Walking and shooting is an incredibly simple task that is often made unnecessarily complicated by instructors and the general shooting community. For instructional purposes, this article will be targeting beginners — but you paper-slayers out there might learn a thing or two as well. There are a great deal of practical uses for shooting while on the move, anything from competitions to creating your own base of fire while maneuvering on a threat in a gunfight. However, to attain any level of competence at this skill, you should know how to shoot standing still first; learn the fundamentals and master them, then move on to more complex things.

The good news is that you already know how to walk, hopefully. Walking while shooting is pretty much the same thing with some minor changes. The most noticeable change is that you will be wielding a firearm, but let’s forget about that for a minute. To get started let’s imagine walking in a normal fashion down a sidewalk. Now we modify it starting from the ground up — and remember to relax a bit, don’t walk like a robot.

Beginning with the feet, you should roll from the heel to the toes with each step. Lower your center of gravity slightly by bending the knees and leaning forward a bit at the waist. This is often referred to as the combat glide, duck walk, or Groucho walk because of its similarity to how Groucho Marx would walk around with a cigar in films or how a duck heel-toes when it waddles on land. The idea here is to create a steady stride that is smooth and has as little bounce in the step as possible. The smoother, flatter the walk is, the less vertical sway there will be when a firearm is introduced into the mix.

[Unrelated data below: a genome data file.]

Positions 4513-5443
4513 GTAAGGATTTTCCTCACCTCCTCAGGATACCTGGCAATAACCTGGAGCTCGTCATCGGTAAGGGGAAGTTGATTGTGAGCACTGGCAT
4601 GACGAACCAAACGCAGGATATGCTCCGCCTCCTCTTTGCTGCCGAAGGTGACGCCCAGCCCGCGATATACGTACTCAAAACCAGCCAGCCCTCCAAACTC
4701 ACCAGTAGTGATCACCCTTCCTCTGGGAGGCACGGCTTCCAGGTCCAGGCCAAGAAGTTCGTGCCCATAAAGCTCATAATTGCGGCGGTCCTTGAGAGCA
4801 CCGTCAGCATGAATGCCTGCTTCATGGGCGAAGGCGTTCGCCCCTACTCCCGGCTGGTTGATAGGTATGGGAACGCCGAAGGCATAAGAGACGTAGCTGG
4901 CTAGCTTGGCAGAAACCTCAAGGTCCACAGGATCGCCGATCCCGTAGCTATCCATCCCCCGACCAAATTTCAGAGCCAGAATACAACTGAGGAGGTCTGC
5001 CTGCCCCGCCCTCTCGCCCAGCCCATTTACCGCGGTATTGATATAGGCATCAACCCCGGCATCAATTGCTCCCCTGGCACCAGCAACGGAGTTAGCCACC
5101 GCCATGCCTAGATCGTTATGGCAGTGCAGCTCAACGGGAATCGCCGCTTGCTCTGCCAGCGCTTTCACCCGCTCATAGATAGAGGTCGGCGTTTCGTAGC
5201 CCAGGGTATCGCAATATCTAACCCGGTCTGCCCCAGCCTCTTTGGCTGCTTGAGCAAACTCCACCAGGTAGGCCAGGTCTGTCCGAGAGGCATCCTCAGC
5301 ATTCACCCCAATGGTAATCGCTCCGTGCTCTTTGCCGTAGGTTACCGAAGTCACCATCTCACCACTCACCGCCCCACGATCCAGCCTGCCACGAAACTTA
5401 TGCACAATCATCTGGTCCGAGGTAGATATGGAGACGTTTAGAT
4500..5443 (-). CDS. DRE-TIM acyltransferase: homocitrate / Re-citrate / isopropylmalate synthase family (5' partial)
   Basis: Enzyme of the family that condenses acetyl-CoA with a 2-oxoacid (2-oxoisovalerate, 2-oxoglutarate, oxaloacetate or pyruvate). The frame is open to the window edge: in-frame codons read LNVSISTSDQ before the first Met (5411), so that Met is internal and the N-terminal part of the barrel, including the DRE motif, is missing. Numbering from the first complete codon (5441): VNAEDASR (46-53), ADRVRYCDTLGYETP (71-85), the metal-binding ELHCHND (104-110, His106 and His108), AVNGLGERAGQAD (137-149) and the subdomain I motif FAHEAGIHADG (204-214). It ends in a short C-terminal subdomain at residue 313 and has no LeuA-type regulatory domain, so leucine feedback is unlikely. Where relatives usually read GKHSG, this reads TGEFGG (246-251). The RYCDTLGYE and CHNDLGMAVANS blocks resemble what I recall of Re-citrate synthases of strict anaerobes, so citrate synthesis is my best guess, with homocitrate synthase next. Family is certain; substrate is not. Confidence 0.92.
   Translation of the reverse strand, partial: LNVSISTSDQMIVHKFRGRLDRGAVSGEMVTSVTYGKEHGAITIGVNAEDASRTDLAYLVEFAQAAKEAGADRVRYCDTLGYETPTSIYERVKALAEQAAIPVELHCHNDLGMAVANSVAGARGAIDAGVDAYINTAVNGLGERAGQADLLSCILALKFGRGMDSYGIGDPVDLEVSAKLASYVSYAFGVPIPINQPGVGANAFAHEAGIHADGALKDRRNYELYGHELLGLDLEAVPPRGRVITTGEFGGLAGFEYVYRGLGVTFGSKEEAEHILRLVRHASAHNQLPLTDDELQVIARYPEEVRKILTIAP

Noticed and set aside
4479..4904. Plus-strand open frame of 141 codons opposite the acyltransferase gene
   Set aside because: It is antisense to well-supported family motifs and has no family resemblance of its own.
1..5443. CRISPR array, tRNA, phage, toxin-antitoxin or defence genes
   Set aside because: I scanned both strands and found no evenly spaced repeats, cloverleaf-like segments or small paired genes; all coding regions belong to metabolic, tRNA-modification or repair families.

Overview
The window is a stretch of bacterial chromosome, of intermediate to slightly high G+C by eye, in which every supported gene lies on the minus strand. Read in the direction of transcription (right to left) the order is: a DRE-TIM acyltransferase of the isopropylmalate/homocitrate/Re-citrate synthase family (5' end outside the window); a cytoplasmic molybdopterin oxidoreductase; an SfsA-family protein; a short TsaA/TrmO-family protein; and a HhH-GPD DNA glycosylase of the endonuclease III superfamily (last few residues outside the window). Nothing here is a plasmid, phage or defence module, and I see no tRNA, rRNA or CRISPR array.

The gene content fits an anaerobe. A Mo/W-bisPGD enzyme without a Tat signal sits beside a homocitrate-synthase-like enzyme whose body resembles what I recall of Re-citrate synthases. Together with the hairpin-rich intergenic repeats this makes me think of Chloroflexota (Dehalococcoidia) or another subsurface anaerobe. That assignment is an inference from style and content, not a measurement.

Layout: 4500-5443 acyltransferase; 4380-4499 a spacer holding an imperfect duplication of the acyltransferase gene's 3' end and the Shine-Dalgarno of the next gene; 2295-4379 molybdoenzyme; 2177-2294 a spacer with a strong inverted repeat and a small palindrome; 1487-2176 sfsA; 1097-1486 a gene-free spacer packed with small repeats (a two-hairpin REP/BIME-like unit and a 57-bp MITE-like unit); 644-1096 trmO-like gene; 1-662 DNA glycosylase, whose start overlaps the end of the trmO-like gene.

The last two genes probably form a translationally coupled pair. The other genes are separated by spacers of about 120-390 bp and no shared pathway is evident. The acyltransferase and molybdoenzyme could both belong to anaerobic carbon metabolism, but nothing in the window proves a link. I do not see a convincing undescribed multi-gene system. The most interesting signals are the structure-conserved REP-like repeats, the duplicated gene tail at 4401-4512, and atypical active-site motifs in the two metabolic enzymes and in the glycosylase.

Now that a technique has been introduced we need to establish a tempo. Many people try to time their shots between or during steps and this is a poor way to do things because it is forcing you to focus on way too many things at once. Instead pick a pace and stick to it, then take shots accordingly. Much like a tank turret, the upper body should function separately from the legs here; the upper body pivots at the waist to engage targets. Stride length can also be a factor here, shorter steps equal more stability because larger steps can create increased vertical sway of the weapon. Your stride length should be a balance and entirely dependent of the individual shooter’s body type.